Vaccinate your kids – or keep them home

One night I received a recorded message from my sons’ principal. He called to inform parents that a student at their high school had TB and – that’s all I heard.

Like any sleep-deprived mom about ten minutes late for happy hour, I immediately shrieked, dropped the phone, and went online for answers. If I had paid attention to the call, I would have learned that this kid is a former student and only came into direct contact with a few people who had already been contacted for testing. My two sons were fine.

This is what happens when parents freak out and stop listening.

Which brings me to the recent ongoing outbreak of measles, thanks in part to uninformed, shrieking anti-vaccine moms.

You know the type. They wear Croc’s with long skirts and smell like sandalwood. Or Tea Party tshirts and smell like shit.

And they are endangering the lives of millions of people.

I’m all for parental choice, and moms everywhere are entitled to act insane – as long as it doesn’t harm anyone else.

Sure, sing along with The Wiggles.

Rock that nose ring.

Read The Bible.

Watch The View.

But when you decide to follow junk science and opt-out of the immunization schedule recommended by pediatricians, you put other children and adults at risk. And that’s not okay. Numerous studies have shown that vaccines are safe and aren’t causing autism. Quite the opposite, really. Vaccines are helpful, what with eradicating disease and all.

Yet many parents are still not vaccinating their kids.

According to the LA Times, “The U.S. experienced a record number of measles cases last year, with 644 infections reported from 27 states.” By January, a Disneyland case resulted in almost 90 infections this year.

These numbers need to stop going up.

In many states, school districts have their hands tied. They must allow unvaccinated children to enroll in schools because of a 1971 rule that says parents can choose not to vaccinate for “religious reasons.” This is a broad definition and I spoke with many people at the Department of Health who said it was a simple process for a parent to gain exemption and officials are not to question them about it.

Parents get the exemption and enroll their kids in school with ours.

The only group of people who can change this ridiculous rule are legislators. If they removed this rule, schools wouldn’t have to accept unvaccinated kids. This would compel most parents to vaccinate their children.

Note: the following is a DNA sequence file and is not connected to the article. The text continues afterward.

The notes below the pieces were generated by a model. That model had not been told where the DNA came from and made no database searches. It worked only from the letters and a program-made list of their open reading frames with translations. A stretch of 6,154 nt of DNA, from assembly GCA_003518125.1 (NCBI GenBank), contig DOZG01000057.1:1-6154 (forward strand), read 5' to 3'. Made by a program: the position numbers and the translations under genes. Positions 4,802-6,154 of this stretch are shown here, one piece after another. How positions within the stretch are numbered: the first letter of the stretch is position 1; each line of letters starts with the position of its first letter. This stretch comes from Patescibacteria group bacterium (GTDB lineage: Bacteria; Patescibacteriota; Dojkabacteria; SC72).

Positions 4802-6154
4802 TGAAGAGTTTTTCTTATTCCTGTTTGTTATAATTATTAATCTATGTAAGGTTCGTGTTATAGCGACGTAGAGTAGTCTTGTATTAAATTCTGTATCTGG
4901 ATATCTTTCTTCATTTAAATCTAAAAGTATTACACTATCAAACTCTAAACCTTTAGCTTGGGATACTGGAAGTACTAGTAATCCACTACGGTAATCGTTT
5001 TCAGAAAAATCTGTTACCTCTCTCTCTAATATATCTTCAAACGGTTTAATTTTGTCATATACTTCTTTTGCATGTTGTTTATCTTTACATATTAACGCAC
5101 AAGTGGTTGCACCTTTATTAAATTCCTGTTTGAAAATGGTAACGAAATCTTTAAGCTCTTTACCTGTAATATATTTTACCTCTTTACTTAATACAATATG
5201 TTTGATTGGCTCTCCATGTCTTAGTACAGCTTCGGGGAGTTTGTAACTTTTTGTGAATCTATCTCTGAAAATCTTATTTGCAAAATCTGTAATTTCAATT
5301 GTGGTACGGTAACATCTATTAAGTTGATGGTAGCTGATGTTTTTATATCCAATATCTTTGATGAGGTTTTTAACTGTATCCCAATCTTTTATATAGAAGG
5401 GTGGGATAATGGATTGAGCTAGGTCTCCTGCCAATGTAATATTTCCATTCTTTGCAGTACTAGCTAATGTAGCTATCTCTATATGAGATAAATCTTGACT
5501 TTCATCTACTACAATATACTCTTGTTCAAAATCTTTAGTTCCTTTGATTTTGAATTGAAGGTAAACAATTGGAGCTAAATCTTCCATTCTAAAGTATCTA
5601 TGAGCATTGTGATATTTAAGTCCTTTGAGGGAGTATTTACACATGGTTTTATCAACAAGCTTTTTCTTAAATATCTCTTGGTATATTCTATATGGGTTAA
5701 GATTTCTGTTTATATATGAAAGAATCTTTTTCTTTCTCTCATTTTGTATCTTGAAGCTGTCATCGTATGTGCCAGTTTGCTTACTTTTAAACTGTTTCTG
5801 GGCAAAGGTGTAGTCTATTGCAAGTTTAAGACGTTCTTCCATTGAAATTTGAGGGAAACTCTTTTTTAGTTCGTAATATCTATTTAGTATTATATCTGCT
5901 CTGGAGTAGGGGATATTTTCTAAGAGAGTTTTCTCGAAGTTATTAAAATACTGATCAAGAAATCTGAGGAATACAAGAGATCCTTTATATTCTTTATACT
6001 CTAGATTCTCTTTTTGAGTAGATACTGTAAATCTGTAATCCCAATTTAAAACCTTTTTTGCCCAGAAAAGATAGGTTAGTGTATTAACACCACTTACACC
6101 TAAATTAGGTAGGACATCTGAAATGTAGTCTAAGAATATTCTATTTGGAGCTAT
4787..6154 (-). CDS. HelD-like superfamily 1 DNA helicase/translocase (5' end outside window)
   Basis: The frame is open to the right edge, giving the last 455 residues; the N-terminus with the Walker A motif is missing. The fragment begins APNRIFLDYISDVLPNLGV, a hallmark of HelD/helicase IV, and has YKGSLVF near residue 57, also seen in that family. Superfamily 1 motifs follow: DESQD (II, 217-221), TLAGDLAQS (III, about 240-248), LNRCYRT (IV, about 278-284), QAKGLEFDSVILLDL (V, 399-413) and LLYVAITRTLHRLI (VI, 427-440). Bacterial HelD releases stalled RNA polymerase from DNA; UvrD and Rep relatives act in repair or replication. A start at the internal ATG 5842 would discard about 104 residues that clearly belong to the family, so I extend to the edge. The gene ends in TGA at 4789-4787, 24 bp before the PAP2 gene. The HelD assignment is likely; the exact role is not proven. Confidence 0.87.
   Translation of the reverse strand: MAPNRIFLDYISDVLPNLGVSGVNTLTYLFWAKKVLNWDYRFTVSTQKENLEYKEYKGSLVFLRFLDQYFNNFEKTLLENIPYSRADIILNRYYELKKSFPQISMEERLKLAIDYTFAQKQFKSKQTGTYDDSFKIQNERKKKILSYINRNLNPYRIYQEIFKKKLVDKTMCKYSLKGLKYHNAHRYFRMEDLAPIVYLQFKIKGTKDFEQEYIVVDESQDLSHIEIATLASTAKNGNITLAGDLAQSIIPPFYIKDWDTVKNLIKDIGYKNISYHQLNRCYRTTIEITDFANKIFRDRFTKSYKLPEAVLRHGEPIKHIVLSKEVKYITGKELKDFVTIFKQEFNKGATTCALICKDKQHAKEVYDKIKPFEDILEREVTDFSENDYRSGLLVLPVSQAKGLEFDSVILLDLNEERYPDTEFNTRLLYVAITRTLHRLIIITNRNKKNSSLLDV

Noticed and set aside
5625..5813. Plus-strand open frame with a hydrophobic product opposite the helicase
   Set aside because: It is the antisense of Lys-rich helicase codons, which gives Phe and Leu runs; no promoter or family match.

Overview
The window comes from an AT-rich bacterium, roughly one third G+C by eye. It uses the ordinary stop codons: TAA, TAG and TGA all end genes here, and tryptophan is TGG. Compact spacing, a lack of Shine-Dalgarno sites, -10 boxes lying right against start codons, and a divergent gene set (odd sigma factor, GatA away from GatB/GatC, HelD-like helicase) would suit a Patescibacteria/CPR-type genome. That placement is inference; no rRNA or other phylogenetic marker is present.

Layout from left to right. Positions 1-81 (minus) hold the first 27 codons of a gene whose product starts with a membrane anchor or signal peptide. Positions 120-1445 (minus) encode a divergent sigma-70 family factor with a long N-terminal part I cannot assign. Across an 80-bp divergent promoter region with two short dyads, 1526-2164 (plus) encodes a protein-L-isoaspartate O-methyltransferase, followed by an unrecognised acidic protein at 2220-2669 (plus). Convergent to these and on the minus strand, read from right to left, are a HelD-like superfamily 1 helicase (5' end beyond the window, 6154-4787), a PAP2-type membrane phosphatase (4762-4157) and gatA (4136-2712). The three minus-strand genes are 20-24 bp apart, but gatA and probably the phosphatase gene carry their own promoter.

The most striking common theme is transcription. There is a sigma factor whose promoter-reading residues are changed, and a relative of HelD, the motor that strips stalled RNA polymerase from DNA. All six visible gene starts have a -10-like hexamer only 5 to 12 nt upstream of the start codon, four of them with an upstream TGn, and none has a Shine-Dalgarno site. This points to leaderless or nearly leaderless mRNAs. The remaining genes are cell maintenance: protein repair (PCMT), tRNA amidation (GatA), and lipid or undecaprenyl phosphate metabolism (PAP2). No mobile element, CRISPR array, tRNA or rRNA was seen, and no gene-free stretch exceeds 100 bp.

Or keep them at home.

Removing the rule would prevent what is shaping up to be a genuine health care crisis in this country. So that’s where we come in – because legislators work for us, the people. And when we care enough about a particular issue, we can compel them to act in our best interest.

Why should we care?

Is your child undergoing cancer treatment or any other serious medical condition that keeps him from being vaccinated? Being around unvaccinated kids puts him in danger.

Are you one of the 3% who received a vaccination but you don’t produce enough antibodies, or you do but not the kind that latch on to the virus and kill it?  Chances are, you won’t know this until it’s too late. You are in danger.

Is your baby too young to get vaccinated? Infants have a 90% risk of infection. They are in danger.

Are you a pregnant woman? You are in danger.

Are you elderly? In. Danger.

Do you love and care for any of the above? Then get on it.

The state has a compelling interest in protecting its residents from harm. Reach out to lawmakers who are instrumental in helping advance the cause of healthy children.

Call your senator and representative.

Lawmakers must take up this cause and protect their constituents. If parents want to ignore the advice of doctors and medical professionals, that’s fine. They shouldn’t be allowed to come near my children and endanger our most vulnerable citizens.

Keep them out of our schools.